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Why elections fail in Nigeria, by Iwu

By Tony Edike

ENUGU—CHAIRMAN of Independent National Electoral Commission (INEC), Prof Maurice Iwu, yesterday, listed the threat and actual unleashing of violence as strategy to gain upper hands during elections, the inequality in gender participation in politics in Nigeria and the mindset of Nigerians about elections as the broad issues that have continued to bog down elections in the country.

In a lecture entitled “Whose Democracy is it?” delivered at the Pre-conference seminar organised by Nigeria Civil Society Union in Enugu, Iwu said that the problems confronting the electoral process in the country range from the provisions of the law to human elements, adding that the identified problems are gradually being addressed to ensure credible elections in the next dispensation.

He said that following the 2007 elections, which were conducted in ‘very trying circumstances’ both for the election management body and especially with the initiative taken by President Umaru Yar’Adua on electoral reform, the need for a review of the laws guiding the electoral process had become imperative.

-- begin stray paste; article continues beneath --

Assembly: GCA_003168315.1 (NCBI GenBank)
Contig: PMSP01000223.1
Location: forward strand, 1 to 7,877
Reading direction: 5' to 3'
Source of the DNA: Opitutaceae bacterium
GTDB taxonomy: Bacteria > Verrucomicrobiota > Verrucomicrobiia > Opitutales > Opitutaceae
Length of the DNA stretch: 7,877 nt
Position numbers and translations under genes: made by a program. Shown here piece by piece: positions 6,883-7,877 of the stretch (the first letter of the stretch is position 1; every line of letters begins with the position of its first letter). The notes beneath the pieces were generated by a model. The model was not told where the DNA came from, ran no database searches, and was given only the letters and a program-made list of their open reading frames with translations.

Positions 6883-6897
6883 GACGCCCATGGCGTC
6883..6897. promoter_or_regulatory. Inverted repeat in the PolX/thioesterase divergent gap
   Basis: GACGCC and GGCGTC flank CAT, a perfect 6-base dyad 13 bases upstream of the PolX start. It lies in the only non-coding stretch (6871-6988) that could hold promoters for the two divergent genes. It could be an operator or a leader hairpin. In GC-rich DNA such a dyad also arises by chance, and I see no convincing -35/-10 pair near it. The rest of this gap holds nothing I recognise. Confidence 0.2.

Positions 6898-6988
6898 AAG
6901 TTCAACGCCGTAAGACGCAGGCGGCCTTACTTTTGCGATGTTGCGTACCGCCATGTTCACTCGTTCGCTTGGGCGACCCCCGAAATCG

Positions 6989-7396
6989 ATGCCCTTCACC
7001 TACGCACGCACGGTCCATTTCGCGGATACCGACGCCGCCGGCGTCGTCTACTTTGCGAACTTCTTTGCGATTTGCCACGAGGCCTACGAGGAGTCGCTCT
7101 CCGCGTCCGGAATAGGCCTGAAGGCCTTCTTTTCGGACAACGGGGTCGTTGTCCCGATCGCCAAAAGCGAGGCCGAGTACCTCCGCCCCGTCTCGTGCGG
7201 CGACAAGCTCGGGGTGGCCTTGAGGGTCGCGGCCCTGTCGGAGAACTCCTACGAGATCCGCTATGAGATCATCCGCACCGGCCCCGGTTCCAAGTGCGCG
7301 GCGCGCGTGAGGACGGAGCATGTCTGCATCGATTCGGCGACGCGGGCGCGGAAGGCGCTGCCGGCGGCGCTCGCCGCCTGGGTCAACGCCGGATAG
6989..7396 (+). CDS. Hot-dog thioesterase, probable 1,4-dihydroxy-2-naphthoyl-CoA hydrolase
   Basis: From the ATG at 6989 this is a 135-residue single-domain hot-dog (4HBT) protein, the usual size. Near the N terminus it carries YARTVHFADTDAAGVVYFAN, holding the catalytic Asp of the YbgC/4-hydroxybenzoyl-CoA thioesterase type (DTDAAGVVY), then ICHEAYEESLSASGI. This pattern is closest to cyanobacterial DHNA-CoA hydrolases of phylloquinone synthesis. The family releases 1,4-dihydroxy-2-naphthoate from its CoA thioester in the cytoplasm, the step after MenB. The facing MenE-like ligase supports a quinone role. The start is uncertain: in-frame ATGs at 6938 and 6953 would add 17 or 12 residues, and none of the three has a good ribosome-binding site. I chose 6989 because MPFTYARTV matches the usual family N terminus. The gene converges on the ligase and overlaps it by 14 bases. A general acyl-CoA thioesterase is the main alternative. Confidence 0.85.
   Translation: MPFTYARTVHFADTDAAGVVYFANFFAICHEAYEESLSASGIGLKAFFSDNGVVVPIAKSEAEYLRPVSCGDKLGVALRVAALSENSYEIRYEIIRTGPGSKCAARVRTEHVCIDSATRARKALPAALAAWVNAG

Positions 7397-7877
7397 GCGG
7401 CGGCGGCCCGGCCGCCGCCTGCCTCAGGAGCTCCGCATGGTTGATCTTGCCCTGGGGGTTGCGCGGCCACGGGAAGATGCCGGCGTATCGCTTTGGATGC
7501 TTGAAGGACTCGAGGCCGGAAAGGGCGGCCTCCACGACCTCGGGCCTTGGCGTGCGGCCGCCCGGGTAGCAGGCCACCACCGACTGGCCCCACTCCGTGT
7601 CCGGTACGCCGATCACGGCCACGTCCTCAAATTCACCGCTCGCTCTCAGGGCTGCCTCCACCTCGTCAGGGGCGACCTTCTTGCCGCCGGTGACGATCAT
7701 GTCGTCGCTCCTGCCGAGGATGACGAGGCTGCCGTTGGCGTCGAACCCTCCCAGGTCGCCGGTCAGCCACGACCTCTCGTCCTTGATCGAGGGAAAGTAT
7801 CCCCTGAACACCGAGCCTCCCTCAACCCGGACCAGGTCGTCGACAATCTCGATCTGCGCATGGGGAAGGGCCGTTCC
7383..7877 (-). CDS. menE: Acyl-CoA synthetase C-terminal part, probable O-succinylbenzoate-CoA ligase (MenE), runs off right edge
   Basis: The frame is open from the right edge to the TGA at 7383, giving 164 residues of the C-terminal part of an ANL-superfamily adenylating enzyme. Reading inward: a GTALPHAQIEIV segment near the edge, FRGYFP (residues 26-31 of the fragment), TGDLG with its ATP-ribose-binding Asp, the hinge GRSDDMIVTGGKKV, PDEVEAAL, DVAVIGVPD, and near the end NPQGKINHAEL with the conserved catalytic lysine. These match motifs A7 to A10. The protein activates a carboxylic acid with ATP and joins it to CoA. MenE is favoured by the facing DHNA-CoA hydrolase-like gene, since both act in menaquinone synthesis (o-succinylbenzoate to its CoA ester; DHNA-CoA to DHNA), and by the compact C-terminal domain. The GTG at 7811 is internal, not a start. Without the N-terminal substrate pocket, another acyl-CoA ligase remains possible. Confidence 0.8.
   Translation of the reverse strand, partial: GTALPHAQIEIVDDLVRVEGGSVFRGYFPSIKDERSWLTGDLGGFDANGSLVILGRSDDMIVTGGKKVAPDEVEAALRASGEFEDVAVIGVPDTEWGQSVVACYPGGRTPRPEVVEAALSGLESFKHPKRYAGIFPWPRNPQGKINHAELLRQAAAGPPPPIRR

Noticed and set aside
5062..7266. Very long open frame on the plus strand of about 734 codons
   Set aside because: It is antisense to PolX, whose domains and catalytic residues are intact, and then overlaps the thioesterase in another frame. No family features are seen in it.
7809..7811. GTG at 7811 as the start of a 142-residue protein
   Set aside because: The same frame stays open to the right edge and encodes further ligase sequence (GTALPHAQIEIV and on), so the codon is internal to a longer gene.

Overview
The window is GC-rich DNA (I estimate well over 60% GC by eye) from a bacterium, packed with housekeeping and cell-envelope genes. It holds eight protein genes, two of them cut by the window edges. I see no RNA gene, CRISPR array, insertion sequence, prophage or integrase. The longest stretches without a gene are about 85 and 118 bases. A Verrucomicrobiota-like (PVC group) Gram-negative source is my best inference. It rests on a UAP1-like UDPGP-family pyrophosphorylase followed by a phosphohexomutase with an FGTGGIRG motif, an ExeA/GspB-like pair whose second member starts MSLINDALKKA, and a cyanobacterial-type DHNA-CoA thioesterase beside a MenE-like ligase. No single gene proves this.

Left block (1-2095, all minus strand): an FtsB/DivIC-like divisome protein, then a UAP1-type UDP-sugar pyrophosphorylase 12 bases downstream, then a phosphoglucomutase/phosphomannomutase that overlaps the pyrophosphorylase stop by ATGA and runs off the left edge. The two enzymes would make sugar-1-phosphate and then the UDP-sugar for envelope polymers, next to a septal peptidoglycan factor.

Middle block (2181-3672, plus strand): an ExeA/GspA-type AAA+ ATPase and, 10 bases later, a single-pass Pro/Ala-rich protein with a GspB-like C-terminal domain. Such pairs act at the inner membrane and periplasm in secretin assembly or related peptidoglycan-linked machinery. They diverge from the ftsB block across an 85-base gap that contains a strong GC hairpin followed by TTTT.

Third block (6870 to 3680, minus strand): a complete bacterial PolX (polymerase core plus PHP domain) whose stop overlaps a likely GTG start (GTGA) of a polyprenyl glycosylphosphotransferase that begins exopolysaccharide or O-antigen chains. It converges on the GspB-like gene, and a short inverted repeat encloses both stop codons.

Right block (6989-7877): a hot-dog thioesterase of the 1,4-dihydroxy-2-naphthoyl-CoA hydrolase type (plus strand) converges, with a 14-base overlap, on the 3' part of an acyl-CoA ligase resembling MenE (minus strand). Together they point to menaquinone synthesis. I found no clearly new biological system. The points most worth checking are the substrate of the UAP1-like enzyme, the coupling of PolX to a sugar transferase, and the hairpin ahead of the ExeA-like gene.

He argued that even though the laws were important, “the attitude and conduct of the stakeholders and operators of the system count for much of the success that can ever be expected out of the system, reform or not.”

He warned that any reform of the electoral system, which does not find a way to strengthen the political parties and also ensure strict compliance by their executives and members to the rules guiding them would have missed a very critical aspect of the problem of the nation’s political process.

According to the INEC boss, the 2007 elections were confronted with “sundry loopholes and rather confusing legal interpretations of the laws guiding the conduct of the election”, adding that one of the outstanding cases over which critics of the commission had been uncharitable “concerned the initial exclusion of some aspirants, including the then Vice President Atiku Abubakar from contesting in the election.”

He said, “the Commission does not, of course, operate outside the laws of the country.

The extant law as of the time of preparing for the 2007 election was that any person indicted by an administrative inquiry by the government automatically did not qualify to contest for election.

The Federal Government had come out with a White Paper containing those that its administrative panels indicted for sundry offences which disqualified them from contesting in the elections.


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